Built in 1886, Webster Hall was designated a New York City landmark on a March 18, 2008. According to the Landmarks Designation Report,Webster Hall is “one of New York City’s most historically and culturally significant large nineteenth-century assembly halls.”
The Report also noted “The site of Webster Hall, on the north side of East 11th Street, between Fourth and Third Avenues, had once been part of the Stuyvesant farm that was inherited by Peter Gerard Stuyvesant and remained in the Stuyvesant/Rutherfurd family. P.G. Stuyvesant’s house (1845), located at No. 175 Second Avenue (and East 11th Street), was later home to Lewis Morris Rutherfurd, a lawyer and noted astronomer; Rutherfurd’s son, Stuyvesant Rutherfurd (c. 1840-1909), inherited this property after Stuyvesant’s death, under the condition that he change his name to Rutherfurd Stuyvesant.”
Webster Hall has hosted a wide range of parties and meeting over its 129 year old history. In its early years it “acquired a reputation as a center of leftist, socialist, anarchist, and union political activity”, according to a January 1888 Brooklyn Daily Eagle article. As we previously reported: By the 1910s and 1920s, Webster Hall became famous for its masquerade balls, following the success of a 1913 fundraiser for the socialist magazine The Masses. The parties, which attracted the bohemians of the Village and beyond, grew more and more outlandish–and the costumes, skimpier and skimpier. Although Prohibition could have killed the momentum of the parties, in fact, it had the opposite effect. As liquor consumption was driven underground, Webster Hall became a speakeasy, and the legends of the parties grew. Gay and lesbian Villagers first attended the parties of accepting organizations like the Liberal Club, but by the mid-1920s were putting together dances and celebrations of their own at the hall. These celebrations were able to continue without harassment, as long as the police were paid off properly. When Prohibition was finally repealed, a large ball called the “Return of John Barleycorn,” was thrown on New Year’s Eve to celebrate.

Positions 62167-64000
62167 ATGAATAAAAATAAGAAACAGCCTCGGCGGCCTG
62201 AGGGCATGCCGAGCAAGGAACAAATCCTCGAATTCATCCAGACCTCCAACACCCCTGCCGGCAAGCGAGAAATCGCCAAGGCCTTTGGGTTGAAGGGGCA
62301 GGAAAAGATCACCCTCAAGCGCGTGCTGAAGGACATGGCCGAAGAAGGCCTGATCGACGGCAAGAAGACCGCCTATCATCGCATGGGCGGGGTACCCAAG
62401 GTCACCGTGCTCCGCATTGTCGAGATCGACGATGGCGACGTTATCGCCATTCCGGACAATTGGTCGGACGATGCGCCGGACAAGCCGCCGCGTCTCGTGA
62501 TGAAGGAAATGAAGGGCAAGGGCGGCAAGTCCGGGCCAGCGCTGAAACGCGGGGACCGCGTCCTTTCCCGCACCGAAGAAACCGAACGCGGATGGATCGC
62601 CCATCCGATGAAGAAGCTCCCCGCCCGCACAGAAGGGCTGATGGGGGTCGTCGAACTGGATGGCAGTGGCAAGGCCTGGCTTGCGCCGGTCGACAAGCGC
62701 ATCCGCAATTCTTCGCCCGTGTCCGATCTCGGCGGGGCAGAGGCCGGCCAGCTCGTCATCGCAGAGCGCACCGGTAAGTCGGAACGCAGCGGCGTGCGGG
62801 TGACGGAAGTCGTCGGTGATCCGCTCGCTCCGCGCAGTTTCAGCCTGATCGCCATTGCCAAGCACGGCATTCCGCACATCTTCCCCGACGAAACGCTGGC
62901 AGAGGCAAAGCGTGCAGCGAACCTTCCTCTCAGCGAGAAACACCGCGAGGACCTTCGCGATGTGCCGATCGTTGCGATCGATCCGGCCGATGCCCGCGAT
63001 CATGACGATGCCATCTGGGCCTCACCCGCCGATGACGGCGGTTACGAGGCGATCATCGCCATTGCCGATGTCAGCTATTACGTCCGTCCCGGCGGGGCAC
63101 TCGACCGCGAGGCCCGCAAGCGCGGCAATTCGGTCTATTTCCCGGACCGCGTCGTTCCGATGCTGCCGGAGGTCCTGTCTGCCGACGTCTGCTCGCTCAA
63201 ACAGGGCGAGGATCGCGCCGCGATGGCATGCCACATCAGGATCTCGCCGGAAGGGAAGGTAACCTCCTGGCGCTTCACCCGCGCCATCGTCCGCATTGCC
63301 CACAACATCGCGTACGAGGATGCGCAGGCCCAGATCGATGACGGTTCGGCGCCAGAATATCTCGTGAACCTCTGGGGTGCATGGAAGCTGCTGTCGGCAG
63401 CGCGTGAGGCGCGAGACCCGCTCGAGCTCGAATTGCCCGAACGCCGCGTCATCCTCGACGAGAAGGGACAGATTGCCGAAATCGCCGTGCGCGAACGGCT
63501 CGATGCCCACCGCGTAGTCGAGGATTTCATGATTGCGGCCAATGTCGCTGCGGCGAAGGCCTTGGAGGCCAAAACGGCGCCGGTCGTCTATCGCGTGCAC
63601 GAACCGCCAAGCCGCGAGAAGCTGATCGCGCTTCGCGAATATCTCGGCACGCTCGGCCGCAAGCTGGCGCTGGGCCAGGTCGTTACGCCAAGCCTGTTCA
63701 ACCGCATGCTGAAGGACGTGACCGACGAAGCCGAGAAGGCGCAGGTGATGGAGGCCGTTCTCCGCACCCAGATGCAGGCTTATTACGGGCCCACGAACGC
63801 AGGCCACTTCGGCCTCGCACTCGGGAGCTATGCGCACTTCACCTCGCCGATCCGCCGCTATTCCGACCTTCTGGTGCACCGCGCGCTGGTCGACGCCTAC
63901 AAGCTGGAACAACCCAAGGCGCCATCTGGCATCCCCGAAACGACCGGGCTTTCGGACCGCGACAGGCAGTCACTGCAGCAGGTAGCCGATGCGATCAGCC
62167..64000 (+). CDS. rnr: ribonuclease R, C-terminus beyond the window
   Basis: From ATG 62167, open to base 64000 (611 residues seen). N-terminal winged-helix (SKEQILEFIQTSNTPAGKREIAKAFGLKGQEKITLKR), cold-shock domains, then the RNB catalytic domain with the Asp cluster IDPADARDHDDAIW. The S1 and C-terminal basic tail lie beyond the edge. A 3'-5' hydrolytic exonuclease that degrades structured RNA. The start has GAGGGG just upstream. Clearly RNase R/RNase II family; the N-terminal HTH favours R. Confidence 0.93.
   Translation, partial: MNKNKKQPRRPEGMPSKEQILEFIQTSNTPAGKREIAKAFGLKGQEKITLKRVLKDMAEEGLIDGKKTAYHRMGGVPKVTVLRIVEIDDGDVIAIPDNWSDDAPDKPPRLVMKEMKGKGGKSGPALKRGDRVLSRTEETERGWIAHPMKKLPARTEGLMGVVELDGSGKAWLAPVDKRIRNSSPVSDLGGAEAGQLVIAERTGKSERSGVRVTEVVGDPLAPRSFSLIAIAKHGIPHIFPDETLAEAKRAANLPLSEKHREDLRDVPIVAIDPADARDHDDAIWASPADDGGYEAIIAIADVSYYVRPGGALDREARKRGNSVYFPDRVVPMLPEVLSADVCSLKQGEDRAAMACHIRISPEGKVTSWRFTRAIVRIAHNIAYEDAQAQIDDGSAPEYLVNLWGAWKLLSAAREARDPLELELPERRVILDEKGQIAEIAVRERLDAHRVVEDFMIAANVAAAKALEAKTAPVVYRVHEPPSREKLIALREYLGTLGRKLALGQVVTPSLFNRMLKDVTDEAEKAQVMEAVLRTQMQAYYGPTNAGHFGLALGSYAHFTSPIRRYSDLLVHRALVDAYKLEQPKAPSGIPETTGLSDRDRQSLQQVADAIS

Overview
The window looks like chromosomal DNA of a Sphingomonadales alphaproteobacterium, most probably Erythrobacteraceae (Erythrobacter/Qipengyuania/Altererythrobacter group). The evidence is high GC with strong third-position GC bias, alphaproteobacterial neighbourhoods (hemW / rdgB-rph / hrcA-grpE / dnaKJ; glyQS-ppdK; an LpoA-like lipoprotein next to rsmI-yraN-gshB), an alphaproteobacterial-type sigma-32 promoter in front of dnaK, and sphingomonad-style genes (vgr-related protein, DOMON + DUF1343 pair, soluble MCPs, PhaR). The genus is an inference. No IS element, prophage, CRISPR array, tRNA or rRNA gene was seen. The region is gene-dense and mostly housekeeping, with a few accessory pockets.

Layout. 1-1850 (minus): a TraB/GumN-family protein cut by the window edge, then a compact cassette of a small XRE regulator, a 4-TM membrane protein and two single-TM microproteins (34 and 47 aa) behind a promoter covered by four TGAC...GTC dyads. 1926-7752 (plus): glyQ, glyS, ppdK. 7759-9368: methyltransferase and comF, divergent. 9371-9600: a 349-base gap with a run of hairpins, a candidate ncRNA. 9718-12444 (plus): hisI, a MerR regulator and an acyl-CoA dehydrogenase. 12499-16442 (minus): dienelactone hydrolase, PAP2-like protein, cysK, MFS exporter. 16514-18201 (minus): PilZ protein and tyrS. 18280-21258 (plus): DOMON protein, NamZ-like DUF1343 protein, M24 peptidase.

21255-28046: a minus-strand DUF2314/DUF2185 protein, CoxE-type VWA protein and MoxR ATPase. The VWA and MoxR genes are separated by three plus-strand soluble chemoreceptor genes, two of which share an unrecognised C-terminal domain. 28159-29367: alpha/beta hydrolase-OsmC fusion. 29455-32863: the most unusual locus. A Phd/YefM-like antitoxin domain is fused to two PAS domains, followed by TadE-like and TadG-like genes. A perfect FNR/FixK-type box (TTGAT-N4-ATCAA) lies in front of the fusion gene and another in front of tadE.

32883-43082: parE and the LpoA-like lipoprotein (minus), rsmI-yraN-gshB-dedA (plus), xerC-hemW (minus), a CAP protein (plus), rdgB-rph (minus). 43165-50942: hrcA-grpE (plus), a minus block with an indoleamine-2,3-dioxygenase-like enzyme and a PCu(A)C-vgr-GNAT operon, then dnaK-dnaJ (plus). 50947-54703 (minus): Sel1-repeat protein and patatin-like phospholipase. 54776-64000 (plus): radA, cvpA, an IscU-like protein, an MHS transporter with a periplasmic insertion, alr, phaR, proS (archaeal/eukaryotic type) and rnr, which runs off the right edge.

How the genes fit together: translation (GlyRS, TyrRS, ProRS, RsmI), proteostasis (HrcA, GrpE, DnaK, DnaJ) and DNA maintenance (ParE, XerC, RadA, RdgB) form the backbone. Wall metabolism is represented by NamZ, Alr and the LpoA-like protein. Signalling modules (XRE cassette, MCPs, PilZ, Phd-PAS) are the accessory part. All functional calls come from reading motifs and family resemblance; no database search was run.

By the end of the 1950s, RCA converted the building into their East Coast recording studio and called it the “Webster Hall Studios.” Elvis Presley, Perry Como, Tony Bennett, Frank Sinatra, Harry Belafonte, and Julie Andrews all sang at the studios, and several musicals, including Hello, Dolly! and Fiddler on the Roof, were also recorded here.
Webster Hall reemerged on May 1, 1980 as The Ritz nightclub, and until its relocation in 1986, it was a leading venue for rock shows in New York City. The roster of Ritz performers included, Madonna, Tina Turner, Eric Clapton, Prince, Sting, Guns N’ Roses, KISS, among many others. In 1990 the building was purchased by the Ballinger Family from Toronto, and returned the Webster Hall name to the reborn dance club and concert venue which remains today.
As real estate development pressure grew exponentially in the East Village during the 2000s, and historic sites like St. Ann’s church just one block north were lost to out-of-scale developments, GVSHP and others saw the need to protect the scale and character of many of the East Village’s unique historic structures. In the summer of 2007 GVSHP supplied the Landmarks Preservation Commission with extensive research on the history of Webster Hall, and urged the LPC to landmark the site. Shortly thereafter the LPC commissioners voted to consider the building for landmark designation and in spring 2008 the building was officially designated a New York City landmark, recognizing its extraordinary role in the cultural development of the Village.